Upon further review, it becomes evident that one or both of them feel that the boy has some kind of disease, and the boy’s behavior is not related to anything they do. They want me to work with him, not them, and they want me to magically change him into a “good boy.” If I ask them how they think their arguments affect the boy, they will acknowledge that once, after a huge argument, he hit another boy at school the next day. But they qualify it with, “But he has also done things when we didn’t have an argument, so I don’t think that’s the reason.”

As I get to know them I learn that they both came from families where feelings were never talked about. If they were bad, they were punished in a token manner, but they were never asked why they were being bad. They were also both children that were idealized. They were left to their own resources and told those resources were wonderful. They were never given any guidance with regard to resolving disputes, looking at themselves objectively, giving and taking, and the other aspects of constructive communication.

They couldn’t resolve their own problems and therefore could not guide their child into resolving his problems. They couldn’t look at themselves objectively, hence they could not see how they were contributing to the boy’s problems. Instead they made him feel that he was simply a bad boy and punish him and guilt-trip him about being bad and about making their lives miserable.

This is a syndrome of parenting that can go on for generations. Many professionals will diagnose such children as suffering from ADHD, and they will side with the parents, and the child will be hit with a double whammy. Not only do the parents think he is bad, but also the doctor, and since both parents and doctor think he has a disease, there is nothing to be done but calm him with drugs. Chances are he will become a lifetime drug addict.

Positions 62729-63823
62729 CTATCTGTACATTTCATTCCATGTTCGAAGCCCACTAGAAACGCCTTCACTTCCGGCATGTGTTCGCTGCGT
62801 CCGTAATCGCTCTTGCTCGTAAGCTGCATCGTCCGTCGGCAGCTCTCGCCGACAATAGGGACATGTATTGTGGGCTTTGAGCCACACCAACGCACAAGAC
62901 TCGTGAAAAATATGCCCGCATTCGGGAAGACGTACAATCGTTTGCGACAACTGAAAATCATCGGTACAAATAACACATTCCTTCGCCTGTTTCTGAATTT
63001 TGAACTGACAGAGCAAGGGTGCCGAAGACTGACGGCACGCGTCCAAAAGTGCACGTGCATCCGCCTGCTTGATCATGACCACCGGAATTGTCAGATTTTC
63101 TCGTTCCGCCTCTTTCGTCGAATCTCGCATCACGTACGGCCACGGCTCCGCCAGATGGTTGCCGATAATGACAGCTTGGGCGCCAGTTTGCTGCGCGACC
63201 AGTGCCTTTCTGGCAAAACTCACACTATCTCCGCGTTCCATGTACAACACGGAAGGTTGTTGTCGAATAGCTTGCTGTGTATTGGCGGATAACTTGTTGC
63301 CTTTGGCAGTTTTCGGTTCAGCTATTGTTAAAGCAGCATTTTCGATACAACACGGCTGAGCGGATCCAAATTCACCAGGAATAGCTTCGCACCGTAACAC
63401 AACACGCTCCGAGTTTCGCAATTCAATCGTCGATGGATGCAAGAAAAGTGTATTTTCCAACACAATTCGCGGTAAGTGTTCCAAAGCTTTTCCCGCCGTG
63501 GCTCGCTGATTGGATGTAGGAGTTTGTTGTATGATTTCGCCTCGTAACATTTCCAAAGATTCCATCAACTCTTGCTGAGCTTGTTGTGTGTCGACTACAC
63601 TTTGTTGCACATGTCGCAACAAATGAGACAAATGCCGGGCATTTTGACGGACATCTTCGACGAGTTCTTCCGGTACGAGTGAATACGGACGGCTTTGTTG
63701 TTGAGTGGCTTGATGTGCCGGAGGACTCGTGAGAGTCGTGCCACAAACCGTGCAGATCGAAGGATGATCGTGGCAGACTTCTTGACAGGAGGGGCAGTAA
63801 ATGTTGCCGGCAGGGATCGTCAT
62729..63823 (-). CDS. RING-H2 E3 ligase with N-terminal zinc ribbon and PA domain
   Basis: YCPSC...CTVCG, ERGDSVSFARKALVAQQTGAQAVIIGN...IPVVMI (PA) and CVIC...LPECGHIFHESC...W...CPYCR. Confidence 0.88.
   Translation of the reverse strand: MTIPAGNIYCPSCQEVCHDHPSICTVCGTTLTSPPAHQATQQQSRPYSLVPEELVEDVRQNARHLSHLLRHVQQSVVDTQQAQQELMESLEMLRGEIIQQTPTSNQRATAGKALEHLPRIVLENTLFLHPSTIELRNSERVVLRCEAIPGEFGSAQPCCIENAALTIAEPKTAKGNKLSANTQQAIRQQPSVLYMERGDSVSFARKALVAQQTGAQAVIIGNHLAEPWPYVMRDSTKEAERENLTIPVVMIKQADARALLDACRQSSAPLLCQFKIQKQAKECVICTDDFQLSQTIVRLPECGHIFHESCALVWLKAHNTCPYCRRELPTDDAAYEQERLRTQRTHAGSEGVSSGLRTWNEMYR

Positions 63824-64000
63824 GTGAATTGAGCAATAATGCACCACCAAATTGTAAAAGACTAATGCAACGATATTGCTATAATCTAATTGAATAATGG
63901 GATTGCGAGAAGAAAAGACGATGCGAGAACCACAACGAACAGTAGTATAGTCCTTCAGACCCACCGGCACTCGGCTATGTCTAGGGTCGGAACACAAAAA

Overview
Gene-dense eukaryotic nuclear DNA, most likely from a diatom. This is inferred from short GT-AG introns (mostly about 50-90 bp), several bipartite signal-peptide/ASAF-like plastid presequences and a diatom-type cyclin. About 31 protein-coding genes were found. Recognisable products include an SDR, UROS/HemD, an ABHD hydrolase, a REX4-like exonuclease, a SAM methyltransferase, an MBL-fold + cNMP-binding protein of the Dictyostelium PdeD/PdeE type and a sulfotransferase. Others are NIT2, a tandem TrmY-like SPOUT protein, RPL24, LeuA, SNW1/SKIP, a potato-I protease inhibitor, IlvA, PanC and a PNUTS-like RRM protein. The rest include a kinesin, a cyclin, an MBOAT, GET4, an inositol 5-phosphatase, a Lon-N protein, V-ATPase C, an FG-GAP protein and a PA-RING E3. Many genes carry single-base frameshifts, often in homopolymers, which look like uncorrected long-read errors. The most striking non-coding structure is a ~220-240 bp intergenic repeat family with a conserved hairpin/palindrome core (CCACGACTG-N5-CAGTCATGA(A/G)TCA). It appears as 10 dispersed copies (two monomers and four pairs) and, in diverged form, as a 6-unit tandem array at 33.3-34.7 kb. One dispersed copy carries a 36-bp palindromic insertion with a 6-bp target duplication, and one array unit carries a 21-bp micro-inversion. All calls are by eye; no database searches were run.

Such parents do not have the ability to do meaningful therapy, for that would require them to look at themselves realistically and to engage in constructive communication with their child. It is more important for them to maintain their narcissistic sense that they are OK and their child is not. Hence the child grows up to have problems involving anger, self-esteem and relating to others. And later the child will likely have a problem with parenting.

Parents Blind to What Hurts Their Kids

Gerald Schoenewolf, Ph.D.

Gerald Schoenewolf, Ph.D. is a licensed psychoanalyst in New York and has been practicing for over 37 years. He works with adults, couples, families, adolescents, and children. He has graduated from three psychotherapy institutes and received a Certificate in Psychoanalysis from the Washington Square Institute in 1981. He has been an Adjunct Assistant Professor of psychology at the Borough of Manhattan Community College since 2002 and has authored thirteen books on psychotherapy and psychoanalysis as well as four novels and a book of poems and drawings. More recently he wrote 20 screenplays (winning four first-place awards at festivals) and produced and directed two feature films.

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APA Reference
Schoenewolf, G. (2018). Parents Blind to What Hurts Their Kids. Psych Central. Retrieved on October 1, 2020, from


Last updated: 15 Oct 2018